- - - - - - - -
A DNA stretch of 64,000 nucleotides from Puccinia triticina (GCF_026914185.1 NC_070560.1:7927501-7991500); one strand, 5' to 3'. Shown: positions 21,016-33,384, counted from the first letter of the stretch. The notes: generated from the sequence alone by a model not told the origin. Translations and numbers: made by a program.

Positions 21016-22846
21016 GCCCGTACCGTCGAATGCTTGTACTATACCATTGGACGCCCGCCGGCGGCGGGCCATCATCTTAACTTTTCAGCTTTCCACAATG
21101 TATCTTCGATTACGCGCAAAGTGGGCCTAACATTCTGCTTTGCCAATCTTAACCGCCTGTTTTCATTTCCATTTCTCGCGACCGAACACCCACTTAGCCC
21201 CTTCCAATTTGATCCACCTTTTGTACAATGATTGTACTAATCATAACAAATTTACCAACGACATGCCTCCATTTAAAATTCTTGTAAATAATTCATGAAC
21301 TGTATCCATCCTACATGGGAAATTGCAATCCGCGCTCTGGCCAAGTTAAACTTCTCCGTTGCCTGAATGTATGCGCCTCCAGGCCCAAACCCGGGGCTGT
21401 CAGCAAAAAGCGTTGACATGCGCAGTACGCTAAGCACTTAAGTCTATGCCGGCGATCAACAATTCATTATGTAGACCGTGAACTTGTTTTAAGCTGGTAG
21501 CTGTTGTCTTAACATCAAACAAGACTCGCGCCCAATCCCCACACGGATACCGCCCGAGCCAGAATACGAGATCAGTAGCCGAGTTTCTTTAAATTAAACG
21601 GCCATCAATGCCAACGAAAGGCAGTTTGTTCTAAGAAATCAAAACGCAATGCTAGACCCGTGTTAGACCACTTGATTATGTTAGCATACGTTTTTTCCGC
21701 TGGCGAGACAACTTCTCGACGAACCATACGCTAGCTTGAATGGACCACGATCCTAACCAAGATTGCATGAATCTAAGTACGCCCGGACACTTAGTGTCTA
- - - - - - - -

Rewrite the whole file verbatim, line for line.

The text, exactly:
A DNA stretch of 64,000 nucleotides from Puccinia triticina (GCF_026914185.1 NC_070560.1:7927501-7991500); one strand, 5' to 3'. Shown: positions 21,016-33,384, counted from the first letter of the stretch. The notes: generated from the sequence alone by a model not told the origin. Translations and numbers: made by a program.

Positions 21016-22846
21016 GCCCGTACCGTCGAATGCTTGTACTATACCATTGGACGCCCGCCGGCGGCGGGCCATCATCTTAACTTTTCAGCTTTCCACAATG
21101 TATCTTCGATTACGCGCAAAGTGGGCCTAACATTCTGCTTTGCCAATCTTAACCGCCTGTTTTCATTTCCATTTCTCGCGACCGAACACCCACTTAGCCC
21201 CTTCCAATTTGATCCACCTTTTGTACAATGATTGTACTAATCATAACAAATTTACCAACGACATGCCTCCATTTAAAATTCTTGTAAATAATTCATGAAC
21301 TGTATCCATCCTACATGGGAAATTGCAATCCGCGCTCTGGCCAAGTTAAACTTCTCCGTTGCCTGAATGTATGCGCCTCCAGGCCCAAACCCGGGGCTGT
21401 CAGCAAAAAGCGTTGACATGCGCAGTACGCTAAGCACTTAAGTCTATGCCGGCGATCAACAATTCATTATGTAGACCGTGAACTTGTTTTAAGCTGGTAG
21501 CTGTTGTCTTAACATCAAACAAGACTCGCGCCCAATCCCCACACGGATACCGCCCGAGCCAGAATACGAGATCAGTAGCCGAGTTTCTTTAAATTAAACG
21601 GCCATCAATGCCAACGAAAGGCAGTTTGTTCTAAGAAATCAAAACGCAATGCTAGACCCGTGTTAGACCACTTGATTATGTTAGCATACGTTTTTTCCGC
21701 TGGCGAGACAACTTCTCGACGAACCATACGCTAGCTTGAATGGACCACGATCCTAACCAAGATTGCATGAATCTAAGTACGCCCGGACACTTAGTGTCTA